I’m not going to talk politics, here. I’m going to talk morality and ethics.
First: as a general rule, it’s considered immoral to make someone accountable and responsible for something, but to withhold the rights needed to carry that responsibility out. It’d be wrong to say “raise this kid!” without giving someone the rights to, y’know, raise the kid.
Second: If someone said to you “I have the right not to be hit by a tornado”, you’d think they were nuts – right? Your rights don’t affect nature – do they?
Likewise, if someone said “I have a right not to get hurt while driving”, you’d likely respond “there is no “right” to be exempt from bad luck, equipment failure, or even human negligence – your own, or someone else’s”.
No – in both cases, you have the *responsibilty* to protect yourself, and especially your family, from these dangers that nature, technology and human nature throw at you. You listen to the sirens and haul the kids down to the basement; you check your tires, you make sure your kids are belted in, and yourself to boot; you watch for drivers who seem impaired or reckless, and drive defensively. You have the *right* to take action to meet your responsibility to *avoid* having human nature, mechanical nature, or Mother Nature harm you and yours.
So in this past week and a half, since the atrocity in Orlando, a lot of people have been arguing about the Second Amendment. One line I’ve heard a lot is “your Second Amendment right doesn’t trump my right not to get shot!”, usually from people who think they’re making a show-stopper point.
They’re half right; the Second Amendment trumps nothing. Literally. Because there *is* no “right not to get shot”. There is only a responsibility to try to deter, deflect or end threats to your community, to you, and your family.
Like Mother Nature, human nature is full of ugly surprises and perversions; people who want to take what’s not theirs (criminals), people who think that violence is a means to a political end (terrorists), some who think killing is their ticket to immortality (rampage killers) and, every so often, someone who thinks their will to power is more important than your life, liberty and happiness; none of them have the “right” to do any of it, but that doesn’t prevent them from doing it anyway.
Do you have a “right” not to be affected by the worst human nature has to offer? In an abstract sense, maybe – but discussions of “rights” with criminals, terrorists, madmen and tyrants are about as useful as discussions with tornados and flat tires.
You don’t have a “right” not to be affected by perversions of human nature, any more than you have a right not to be affected by tornados, earthquakes or blowouts. But you do have that responsibility.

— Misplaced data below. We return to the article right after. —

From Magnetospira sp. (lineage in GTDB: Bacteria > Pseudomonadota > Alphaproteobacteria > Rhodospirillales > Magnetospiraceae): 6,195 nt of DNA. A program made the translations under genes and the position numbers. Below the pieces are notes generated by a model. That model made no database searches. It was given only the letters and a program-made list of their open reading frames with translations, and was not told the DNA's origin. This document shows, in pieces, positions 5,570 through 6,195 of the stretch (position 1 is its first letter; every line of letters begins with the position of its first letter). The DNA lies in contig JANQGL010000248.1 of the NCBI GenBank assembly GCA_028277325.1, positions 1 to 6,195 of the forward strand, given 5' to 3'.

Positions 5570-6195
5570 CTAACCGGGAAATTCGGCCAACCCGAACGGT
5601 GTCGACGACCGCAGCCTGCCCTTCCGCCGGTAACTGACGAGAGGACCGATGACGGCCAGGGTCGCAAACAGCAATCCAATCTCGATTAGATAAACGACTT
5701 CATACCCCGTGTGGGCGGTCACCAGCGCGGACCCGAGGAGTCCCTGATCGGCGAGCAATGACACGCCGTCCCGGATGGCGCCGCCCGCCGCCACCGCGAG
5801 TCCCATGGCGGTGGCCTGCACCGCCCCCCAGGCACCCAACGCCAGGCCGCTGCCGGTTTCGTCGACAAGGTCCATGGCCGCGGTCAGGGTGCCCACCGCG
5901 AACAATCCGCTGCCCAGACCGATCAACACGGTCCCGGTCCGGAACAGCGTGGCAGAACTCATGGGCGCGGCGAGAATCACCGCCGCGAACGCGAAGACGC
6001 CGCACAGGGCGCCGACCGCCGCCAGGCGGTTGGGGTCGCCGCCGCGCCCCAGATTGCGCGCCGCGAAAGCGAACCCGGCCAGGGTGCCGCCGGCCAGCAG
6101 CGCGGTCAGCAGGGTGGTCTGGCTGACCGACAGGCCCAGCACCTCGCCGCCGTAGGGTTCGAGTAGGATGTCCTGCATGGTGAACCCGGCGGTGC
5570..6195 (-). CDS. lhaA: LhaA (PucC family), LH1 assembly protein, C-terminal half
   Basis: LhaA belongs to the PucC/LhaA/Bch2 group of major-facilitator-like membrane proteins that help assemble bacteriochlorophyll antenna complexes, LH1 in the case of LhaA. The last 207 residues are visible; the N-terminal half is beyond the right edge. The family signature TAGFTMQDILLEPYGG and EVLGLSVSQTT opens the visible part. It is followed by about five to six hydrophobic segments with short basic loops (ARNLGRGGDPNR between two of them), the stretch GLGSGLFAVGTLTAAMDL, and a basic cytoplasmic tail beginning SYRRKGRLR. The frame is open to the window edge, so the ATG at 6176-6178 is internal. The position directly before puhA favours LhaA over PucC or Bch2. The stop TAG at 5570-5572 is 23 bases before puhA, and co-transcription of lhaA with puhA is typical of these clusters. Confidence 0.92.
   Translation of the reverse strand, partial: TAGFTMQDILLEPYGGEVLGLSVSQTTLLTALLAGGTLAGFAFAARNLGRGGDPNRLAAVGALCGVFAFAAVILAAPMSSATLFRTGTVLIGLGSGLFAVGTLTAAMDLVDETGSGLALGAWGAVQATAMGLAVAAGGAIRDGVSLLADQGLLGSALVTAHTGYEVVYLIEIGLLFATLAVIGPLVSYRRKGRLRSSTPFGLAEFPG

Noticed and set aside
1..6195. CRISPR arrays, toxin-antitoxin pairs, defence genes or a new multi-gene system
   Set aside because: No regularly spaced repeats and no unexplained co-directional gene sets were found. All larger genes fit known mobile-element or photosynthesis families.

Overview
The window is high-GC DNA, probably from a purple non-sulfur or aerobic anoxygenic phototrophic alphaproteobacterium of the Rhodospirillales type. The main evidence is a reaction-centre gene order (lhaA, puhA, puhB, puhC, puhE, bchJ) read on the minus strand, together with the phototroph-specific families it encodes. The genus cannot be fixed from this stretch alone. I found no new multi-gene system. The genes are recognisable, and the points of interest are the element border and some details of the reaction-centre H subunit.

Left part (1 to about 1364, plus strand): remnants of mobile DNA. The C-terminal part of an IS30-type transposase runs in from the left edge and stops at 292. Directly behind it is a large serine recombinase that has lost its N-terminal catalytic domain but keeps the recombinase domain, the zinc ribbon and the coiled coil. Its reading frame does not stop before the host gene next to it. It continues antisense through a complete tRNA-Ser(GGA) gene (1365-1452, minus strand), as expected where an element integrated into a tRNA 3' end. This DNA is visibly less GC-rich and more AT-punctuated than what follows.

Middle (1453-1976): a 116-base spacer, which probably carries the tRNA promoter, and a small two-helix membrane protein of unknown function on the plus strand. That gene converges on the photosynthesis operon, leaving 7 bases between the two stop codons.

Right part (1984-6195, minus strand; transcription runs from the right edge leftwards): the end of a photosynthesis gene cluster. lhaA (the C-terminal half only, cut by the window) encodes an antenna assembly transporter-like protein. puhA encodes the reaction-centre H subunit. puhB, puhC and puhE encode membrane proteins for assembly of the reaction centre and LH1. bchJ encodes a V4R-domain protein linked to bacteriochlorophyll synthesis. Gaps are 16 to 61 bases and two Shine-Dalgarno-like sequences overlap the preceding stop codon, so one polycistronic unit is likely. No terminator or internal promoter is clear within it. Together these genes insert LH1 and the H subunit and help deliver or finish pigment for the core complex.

To meet that responsibility, you have rights; the right to take actions that protect everyone; you don’t need a permit to check your tires, to take your kids to the basement when the sirens go off …
…and the *right* to defend you and yours from the worst of human nature with a firearm (among many, many other options – from speech, peer pressure and dogs, to locked doors and motion lights, through restraining orders, police calls and the like). The Second Amendment doesn’t grant this right; our creator did, just like our rights to speak, worship, publish, and so on. To try to suppress that right – the right to uphold that responsibility to protect ones self, community and family – is as immoral as giving people any other responsibility without rights.
There is no more “right not to get shot” than there is a “right to shoot people” .
OK, I lied. There’s some politics in here too.
Some people who should know better have been given to stroking their chins and intoning “y’know, the 2nd Amendment exists and is a right – but we’ve rolled back other rights, like the right to own slaves”.
Sure – we’ve changed the Constitution. The 13th Amendment abolished the “right” to own other humans – an institution that was morally repugnant BECAUSE it stripped away the other human’s rights. Basic principle, here: one person’s rights can not infringe other peoples’ rights.
But abolishing the Second Amendment – or more likely, trying to ban a class of firearms – has less in common with the 13th Amendment than the 18th, which banned alcohol. Like Prohibition, the gun grabbers believe that if they just regulate what people can get their hands on, they can repeal human nature itself!
Prohibition made everything that it was trying to help, even worse, and had unintended consequences that were far worse than the original problem (all-time high crime rates, ballooning government spending, contempt for the law).
Naturally, this’ll be different.
Anyway – you don’t, ever, get more freedom by taking other peoples’ freedom away.
 although don’t give the Saint Paul DFL any ideas
 other than in self-defense, naturally